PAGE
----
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Purchasing Chapter 23.

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1 Purchasing Chapter 23

2 Where do businesses get the supplies that they need?
Just like us businesses have to figure out what the company needs. This involves answering questions about, what to buy, how much to buy, and when and where to buy? Organizational Buyers – buy goods for business purposes, usually in much greater quantities than the average consumer. They need to have technical knowledge and a firm understanding of the companies operations.

3 Types of Markets Industrial Market – Companies that produce goods/services. Need to know how much material you need to produce a specific quantity of a good, when is the best time to purchase, the capacity of the manufacturing plant etc… Reseller Market – wholesaling and retailing operations. Purchase good for resale. Wholesale and Retail buyer – forecast customers’ needs and buy the necessary products. Have to plan in advance of the selling season.

4 Centralized vs. Decentralized Buying
Buying for all branches in a chain store operation is usually done in a central location and is called centralized buying. Chain stores use centralized buying in order to create a unified image for the chain. Customers can find the same goods in every branch. Decentralized buying is when authority for retail decisions is made at low levels in the organization Allows managers to make special purchases for their individual stores.

5 Which to choose? Each approach for coordinating buying has limitations. Retailers constantly make trade-offs between the efficiency gained through centralized buying and the greater sales potential obtained through decentralized buying decisions that tailor merchandise to local markets

6 Other markets Government Markets – Institutions/Non-profits
The federal, state, or local agencies that are responsible for purchasing goods and services for their specific markets. Ex: Federal Aviation Administration (FAA), the Department of sanitation, the Public Library, or the local school board. Institutions/Non-profits Ex: hospitals, churches, colleges, civic clubs, and foundations Often have unique buying needs

7 Selecting Suppliers Criteria for selecting suppliers:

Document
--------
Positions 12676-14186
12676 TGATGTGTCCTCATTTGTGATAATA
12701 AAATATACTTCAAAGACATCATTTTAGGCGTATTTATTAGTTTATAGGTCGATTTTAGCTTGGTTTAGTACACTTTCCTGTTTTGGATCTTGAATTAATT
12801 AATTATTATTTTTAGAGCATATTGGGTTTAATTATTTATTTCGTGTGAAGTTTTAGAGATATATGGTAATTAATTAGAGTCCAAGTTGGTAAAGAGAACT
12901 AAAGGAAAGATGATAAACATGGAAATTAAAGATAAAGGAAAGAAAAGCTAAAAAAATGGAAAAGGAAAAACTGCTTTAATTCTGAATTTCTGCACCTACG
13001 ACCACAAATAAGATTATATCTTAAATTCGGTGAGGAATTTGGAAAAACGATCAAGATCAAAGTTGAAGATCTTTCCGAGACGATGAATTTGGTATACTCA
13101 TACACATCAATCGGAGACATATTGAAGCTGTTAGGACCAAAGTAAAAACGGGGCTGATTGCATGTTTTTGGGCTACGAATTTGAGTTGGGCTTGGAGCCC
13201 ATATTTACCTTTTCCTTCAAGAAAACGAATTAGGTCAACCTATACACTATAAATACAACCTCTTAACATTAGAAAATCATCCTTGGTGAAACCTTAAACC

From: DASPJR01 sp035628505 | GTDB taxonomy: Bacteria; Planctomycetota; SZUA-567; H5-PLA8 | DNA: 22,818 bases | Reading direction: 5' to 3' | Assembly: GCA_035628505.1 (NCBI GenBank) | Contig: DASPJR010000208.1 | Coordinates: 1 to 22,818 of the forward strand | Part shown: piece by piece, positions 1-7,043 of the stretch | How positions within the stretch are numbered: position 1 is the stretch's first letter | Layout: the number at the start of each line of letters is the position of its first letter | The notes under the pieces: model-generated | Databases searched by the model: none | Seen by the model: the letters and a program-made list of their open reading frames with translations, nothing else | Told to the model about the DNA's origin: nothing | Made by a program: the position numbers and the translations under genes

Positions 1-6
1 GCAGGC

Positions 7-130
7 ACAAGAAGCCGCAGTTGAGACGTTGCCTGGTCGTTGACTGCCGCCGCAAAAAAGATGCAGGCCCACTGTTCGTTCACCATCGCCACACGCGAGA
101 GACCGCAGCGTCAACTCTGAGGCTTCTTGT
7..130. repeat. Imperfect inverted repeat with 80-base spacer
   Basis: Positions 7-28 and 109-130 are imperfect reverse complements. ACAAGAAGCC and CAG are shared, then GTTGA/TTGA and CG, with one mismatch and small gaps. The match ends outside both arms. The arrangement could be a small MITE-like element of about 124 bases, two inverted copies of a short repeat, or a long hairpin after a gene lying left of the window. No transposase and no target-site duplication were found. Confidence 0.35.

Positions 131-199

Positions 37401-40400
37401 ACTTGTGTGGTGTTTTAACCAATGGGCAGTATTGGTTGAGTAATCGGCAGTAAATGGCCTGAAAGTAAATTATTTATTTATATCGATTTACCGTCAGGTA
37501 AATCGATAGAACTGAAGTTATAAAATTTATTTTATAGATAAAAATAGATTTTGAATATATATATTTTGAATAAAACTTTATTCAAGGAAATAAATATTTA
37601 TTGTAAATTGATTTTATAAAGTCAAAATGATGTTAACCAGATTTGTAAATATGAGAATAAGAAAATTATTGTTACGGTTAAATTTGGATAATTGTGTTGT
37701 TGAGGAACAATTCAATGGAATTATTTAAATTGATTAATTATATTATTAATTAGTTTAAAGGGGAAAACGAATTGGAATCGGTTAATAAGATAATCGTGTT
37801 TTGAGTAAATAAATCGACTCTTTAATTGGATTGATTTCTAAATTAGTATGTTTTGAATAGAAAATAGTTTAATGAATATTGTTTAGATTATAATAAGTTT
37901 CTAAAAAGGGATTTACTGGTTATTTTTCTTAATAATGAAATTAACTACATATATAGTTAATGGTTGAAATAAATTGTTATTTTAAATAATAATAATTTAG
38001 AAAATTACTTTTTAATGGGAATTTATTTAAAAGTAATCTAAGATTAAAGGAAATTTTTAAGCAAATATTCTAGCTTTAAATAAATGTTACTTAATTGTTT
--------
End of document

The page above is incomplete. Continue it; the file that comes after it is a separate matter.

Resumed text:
Production Capabilities Past Experience Product and Buying arrangements Special Services

8 Production Capabilities
When dealing with a supplier for the first time, buyers may request specific information about the supplier’s production capabilities May even visit a facility in person to see its operation. May ask for references May decide not to deal with sweatshops, which are factories characterized by poor working conditions and negligent treatment of employees.

9 Past Experiences Companies keep detailed records about previous supplier’s product offerings, prices, delivery and dating terms, and the names of sales reps. The quality of goods offered is a major factor in selecting a supplier If a company starts seeing a lot of returns for a specific product line, they may drop that supplier.

10 Special Buying Arrangements
Consignment buying – goods are paid for only after they are purchased by the final customer. This special arrangement is applicable to wholesale and reatial buying situations. Good: testing out new product lines Bad: Who is responsible for damaged/stolen goods. Memorandum buying – occurs when the supplier agrees to take back in unsold goods by a certain pre-established date. The buyer pays for all goods purchased, but is later reimbursed for all goods returned

11 Special Services Businesses today demand more than just return policies from their suppliers Ex: asking suppliers to put Universal Product Codes (UPC’s) on their merchandise. This saves the retailer time and money Retailers have to stay on top of these services in order to stay competitive.

12 Negotiating Terms To evaluate suppliers buyers must negotiate:
Prices Dating terms Delivery arrangements Discounts Ex: Dating terms involves when a bill must be paid and the discount permitted for paying early. Terms such as (2/10, net 30) means that the buyer would get a 2% discount on their purchase if they pay within 10 days of the invoice date, and no matter what the payment is due within in 30 days.

13 Internet Purchasing Invention of the internet has revolutionized how businesses operate. Estimates for online trade among businesses range from $2.7 trillion to $7.3 trillion by 2004 Advantages of using the internet include: Abundance of information on potential suppliers. Transaction speed Reducing marketing and other costs Centralized websites that bring buyers and sellers together.

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